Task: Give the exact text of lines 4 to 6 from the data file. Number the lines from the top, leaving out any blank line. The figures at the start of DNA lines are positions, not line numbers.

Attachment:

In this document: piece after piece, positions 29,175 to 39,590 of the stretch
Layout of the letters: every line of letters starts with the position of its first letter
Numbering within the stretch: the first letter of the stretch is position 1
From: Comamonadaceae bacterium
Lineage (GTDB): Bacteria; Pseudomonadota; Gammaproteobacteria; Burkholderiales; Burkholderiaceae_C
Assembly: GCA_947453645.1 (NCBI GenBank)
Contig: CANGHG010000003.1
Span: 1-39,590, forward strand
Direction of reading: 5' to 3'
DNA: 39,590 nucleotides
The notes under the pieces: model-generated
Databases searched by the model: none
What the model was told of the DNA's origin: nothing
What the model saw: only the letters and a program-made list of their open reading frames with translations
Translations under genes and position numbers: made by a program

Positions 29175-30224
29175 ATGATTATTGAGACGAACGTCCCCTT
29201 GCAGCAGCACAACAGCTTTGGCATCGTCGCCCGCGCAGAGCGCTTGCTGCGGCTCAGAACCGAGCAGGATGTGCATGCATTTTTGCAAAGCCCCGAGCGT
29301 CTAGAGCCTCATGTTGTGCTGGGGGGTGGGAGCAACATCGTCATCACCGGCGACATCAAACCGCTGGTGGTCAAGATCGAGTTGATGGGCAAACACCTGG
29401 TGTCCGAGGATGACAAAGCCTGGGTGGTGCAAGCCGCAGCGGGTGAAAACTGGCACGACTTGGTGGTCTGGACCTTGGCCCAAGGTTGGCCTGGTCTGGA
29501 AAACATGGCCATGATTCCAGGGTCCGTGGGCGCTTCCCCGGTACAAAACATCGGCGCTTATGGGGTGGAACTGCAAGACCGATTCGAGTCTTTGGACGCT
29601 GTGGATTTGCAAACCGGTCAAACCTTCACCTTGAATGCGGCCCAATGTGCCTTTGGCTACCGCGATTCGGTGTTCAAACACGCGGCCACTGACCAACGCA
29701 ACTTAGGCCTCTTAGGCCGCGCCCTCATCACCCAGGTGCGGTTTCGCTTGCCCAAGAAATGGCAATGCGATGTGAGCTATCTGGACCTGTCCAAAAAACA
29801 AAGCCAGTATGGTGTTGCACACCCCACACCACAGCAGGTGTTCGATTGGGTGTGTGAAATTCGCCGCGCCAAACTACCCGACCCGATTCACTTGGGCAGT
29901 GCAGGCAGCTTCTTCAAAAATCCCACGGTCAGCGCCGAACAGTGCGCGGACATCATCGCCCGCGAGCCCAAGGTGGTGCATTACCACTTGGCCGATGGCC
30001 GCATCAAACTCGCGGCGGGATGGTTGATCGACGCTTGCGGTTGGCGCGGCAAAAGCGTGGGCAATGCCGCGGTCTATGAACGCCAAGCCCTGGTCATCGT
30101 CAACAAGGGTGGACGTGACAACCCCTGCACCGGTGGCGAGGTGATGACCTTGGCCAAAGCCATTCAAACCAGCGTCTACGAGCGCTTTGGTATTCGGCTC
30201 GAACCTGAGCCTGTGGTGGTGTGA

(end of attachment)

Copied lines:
From: Comamonadaceae bacterium
Lineage (GTDB): Bacteria; Pseudomonadota; Gammaproteobacteria; Burkholderiales; Burkholderiaceae_C
Assembly: GCA_947453645.1 (NCBI GenBank)